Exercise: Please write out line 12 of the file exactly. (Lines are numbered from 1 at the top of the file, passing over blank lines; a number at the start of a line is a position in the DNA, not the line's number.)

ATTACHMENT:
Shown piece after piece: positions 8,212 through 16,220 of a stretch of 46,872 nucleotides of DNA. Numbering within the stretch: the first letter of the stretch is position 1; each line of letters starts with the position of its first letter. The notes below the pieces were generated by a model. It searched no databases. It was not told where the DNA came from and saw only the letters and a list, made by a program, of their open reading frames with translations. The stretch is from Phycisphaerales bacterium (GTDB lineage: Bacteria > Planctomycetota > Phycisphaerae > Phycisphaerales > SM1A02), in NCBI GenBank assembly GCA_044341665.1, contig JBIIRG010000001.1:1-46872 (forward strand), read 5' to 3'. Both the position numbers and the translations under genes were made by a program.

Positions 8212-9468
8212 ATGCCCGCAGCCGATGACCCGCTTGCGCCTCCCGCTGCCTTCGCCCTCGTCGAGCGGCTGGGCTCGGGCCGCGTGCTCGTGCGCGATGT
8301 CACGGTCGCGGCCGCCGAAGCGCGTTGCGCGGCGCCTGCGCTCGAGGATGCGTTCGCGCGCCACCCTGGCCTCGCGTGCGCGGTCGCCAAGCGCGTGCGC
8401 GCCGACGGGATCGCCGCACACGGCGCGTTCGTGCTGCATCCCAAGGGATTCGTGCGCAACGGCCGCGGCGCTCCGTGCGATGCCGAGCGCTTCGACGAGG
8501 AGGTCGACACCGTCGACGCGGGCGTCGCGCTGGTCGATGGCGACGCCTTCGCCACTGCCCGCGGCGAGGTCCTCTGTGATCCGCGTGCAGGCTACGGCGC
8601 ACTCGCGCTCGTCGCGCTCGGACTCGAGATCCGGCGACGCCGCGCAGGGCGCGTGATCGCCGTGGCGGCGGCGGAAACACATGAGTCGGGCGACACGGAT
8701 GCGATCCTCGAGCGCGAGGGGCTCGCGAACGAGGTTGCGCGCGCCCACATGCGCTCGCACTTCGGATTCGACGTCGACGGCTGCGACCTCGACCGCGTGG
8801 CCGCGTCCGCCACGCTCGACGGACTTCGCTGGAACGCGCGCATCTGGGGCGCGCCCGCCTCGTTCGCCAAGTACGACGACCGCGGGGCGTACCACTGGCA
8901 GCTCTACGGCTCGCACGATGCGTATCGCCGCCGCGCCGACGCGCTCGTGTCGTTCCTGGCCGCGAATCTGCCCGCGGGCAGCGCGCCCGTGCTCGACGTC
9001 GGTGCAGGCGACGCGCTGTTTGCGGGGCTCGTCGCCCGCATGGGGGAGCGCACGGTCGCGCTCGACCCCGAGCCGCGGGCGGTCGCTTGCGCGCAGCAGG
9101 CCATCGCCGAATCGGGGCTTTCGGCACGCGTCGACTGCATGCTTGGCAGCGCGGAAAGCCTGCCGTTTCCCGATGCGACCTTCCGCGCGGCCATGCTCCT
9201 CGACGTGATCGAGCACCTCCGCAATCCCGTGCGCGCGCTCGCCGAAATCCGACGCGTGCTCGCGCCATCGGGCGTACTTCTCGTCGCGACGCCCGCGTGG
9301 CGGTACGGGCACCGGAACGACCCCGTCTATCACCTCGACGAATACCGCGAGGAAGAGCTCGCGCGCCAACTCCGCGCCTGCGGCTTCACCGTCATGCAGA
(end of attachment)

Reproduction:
9101 CCATCGCCGAATCGGGGCTTTCGGCACGCGTCGACTGCATGCTTGGCAGCGCGGAAAGCCTGCCGTTTCCCGATGCGACCTTCCGCGCGGCCATGCTCCT